"Variation in space and time can cause a significant deviation in the monitoring results, which may lead to incorrect conservation policy decisions," added Dr Klaus Henle from UFZ and coordinator of SCALES. "Therefore increasing awareness of the spatial or temporal scale at which monitoring has been performed can be of crucial importance!"
To optimize the monitoring practices, the scientists have proposed a range of recommendations. For most monitoring programs, the best data type to be collected is quantitative (count) data, such as number of individuals, which provide an early warning for conservation and policy. Further, monitoring could optimize resource allocation between independent monitoring sites. Importantly, even low variation between sites or years can induce spurious conclusions; hence repetitive sampling of the same sites within a year should be the rule.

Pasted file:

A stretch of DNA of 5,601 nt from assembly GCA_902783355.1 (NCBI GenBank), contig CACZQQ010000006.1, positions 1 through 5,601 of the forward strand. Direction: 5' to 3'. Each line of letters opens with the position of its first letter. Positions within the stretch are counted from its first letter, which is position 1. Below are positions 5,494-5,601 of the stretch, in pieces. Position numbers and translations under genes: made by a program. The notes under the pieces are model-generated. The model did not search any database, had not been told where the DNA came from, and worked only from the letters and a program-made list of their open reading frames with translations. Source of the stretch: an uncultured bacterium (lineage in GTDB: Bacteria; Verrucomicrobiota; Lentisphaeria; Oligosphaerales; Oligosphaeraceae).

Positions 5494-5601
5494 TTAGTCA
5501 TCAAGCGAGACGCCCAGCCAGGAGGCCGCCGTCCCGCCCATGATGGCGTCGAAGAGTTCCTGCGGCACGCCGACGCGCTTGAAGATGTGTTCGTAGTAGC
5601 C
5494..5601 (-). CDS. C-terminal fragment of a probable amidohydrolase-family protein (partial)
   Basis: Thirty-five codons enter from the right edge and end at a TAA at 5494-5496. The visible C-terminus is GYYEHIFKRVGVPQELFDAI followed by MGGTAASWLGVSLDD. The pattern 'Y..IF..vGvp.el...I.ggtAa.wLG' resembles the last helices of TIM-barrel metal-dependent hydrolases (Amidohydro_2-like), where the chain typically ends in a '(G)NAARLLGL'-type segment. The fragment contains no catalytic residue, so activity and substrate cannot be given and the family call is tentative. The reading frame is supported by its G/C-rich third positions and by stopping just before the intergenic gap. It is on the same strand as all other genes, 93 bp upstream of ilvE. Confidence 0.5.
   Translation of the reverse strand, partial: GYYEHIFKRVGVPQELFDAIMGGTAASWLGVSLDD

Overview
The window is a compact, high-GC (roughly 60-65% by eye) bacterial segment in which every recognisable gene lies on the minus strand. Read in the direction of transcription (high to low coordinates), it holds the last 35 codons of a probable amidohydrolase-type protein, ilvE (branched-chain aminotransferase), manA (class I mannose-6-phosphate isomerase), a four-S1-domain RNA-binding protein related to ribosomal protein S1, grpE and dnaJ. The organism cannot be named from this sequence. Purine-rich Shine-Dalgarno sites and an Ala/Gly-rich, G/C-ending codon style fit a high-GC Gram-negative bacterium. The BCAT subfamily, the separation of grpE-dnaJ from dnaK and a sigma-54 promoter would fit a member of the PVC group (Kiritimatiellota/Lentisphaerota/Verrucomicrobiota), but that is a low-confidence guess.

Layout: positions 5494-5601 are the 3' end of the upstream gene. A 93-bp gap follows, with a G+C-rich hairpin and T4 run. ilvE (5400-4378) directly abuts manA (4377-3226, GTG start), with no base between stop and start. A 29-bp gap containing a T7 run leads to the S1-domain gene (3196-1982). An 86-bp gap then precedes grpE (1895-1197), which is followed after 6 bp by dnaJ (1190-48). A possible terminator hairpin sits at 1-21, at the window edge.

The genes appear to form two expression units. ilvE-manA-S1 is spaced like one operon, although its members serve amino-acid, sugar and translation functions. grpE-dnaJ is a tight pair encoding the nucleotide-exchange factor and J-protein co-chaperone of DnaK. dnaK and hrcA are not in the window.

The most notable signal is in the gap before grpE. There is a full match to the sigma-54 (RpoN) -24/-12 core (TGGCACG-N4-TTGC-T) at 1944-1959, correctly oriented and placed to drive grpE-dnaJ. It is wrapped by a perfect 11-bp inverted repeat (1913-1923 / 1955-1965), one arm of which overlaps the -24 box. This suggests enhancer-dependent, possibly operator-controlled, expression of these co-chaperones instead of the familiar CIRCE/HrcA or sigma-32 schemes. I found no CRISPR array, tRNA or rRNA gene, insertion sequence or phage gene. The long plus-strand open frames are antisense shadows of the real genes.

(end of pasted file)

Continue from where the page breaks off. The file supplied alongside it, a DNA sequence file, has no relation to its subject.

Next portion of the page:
In case of limited manpower, Schmeller and colleagues recommend an increase in the number of monitoring samples, even at the expense of the size of each sample. Further, more collaborations between monitoring programs at different scales need to be established, so that the sampled data may be integrated and re-used.
Finally, monitoring coordinators have to make special efforts to attract volunteers. Coordinators need to keep in mind several important points: 1) the specific characters of the local community; 2) having a recruitment strategy for volunteers interested in monitoring; 3) maintaining good communication with the volunteers; 4) having low hierarchies and treat volunteers with respect, and 5) making links to other voluntary organizations to add value to the work. Schmeller adds: "There is no one clear recipe to recruit and keep volunteers, but what is important is to keep in mind that the volunteers sacrifice their spare time for monitoring activities, which are of interest to all society!"